Council at Jerusalem

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The Council at Jerusalem was the first council of the Christian Church. It was held at Jerusalem to consider the matter of circumcision sometime in 48-50 A. D., after Paul's first missionary journey with Barnabas and before his second missionary journey with Silas. The Council included apostles and elders of the Church. James, the half-brother of Jesus, Peter, Paul, Barnabas and Silas are identified as being present, among others.

Some men had come down from Judaea who said, "Unless you be circumcised after the manner of Moses, you cannot be saved."[1] (This was the circumcision party, now known as Judaizers.)

Paul and Barnabas had a massive disagreement and argument with them, so it was decided to go up to Jerusalem to settle the question.[2]

The apostles and elders met to consider the matter. Peter said,

"Men and brethren, ye know how that a good while ago God made choice among us, that the Gentiles by my mouth should hear the word of the gospel, and believe.

"And God, which knoweth the hearts, bare them witness, giving them the Holy Ghost, even as he did unto us;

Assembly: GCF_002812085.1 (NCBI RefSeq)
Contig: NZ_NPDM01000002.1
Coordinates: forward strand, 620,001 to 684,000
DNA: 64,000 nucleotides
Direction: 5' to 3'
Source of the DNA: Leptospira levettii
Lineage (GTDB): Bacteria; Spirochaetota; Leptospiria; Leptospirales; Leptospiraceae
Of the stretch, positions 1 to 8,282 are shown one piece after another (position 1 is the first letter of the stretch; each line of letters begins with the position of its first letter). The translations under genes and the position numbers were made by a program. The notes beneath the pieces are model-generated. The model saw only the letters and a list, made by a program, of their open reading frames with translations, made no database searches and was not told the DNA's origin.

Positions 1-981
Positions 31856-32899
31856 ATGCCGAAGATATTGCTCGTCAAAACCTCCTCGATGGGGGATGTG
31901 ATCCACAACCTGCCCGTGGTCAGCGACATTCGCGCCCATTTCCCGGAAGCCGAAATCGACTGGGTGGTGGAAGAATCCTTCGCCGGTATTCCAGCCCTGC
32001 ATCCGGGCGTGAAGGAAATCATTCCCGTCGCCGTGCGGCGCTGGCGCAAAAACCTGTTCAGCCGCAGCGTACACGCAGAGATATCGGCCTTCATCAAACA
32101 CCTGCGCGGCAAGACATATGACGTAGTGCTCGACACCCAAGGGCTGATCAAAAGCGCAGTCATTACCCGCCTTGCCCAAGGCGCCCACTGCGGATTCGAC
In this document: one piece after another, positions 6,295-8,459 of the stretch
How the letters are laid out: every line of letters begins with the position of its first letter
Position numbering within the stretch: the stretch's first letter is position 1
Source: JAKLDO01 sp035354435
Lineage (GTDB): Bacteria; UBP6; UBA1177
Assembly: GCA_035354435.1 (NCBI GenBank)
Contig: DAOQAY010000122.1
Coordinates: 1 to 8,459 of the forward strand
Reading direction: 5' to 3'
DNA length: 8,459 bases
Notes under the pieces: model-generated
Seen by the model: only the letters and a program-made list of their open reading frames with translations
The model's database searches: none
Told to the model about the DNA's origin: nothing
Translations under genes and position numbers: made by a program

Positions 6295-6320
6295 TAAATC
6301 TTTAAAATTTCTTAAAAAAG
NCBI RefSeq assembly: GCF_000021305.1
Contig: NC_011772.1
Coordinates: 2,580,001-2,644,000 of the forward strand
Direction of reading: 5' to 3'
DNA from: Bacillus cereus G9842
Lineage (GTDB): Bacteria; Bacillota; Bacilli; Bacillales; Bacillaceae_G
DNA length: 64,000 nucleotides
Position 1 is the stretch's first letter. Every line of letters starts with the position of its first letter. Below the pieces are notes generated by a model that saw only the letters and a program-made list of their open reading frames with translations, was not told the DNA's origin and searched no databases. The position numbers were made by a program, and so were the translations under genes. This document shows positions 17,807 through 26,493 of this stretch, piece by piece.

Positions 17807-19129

"And put no difference between us and them, purifying their hearts by faith.

"Now therefore why tempt ye God, to put a yoke upon the neck of the disciples, which neither our fathers nor we were able to bear?

"But we believe that through the grace of the Lord Jesus Christ we shall be saved, even as they."[3]

Peter evidently was aware of the pain, complications and other risks that are a part of circumcision.

It was then decided that James should write a letter to the Gentile believers.

Letter to the Gentiles

James wrote:

Forasmuch as we have heard, that certain which went out from us have troubled you with words, subverting your souls, saying, Ye must be circumcised, and keep the law: to whom we gave no such commandment:

It seemed good unto us, being assembled with one accord, to send chosen men unto you with our beloved Barnabas and Paul,

Men that have hazarded their lives for the name of our Lord Jesus Christ.

We have sent therefore Judas and Silas, who shall also tell you the same things by mouth.

For it seemed good to the Holy Ghost, and to us, to lay upon you no greater burden than these necessary things;

That ye abstain from meats offered to idols, and from blood, and from things strangled, and from fornication: from which if ye keep yourselves, ye shall do well. Fare ye well.[4]

The goal of the letter was to obtain harmony by ensuring that Jews should not offend the Gentiles by requiring circumcision and the Gentiles should not offend the Jews by certain practices offensive to Jews, described above.

Judas Barsabbas and Silas were then dispatched to the Church at Antioch with the letter to the Gentile believers.[5]

The doctrine of the Christian church with regard to the lack of necessity of circumcision was thus established and remains unchanged in the 21st Century.

Additional Information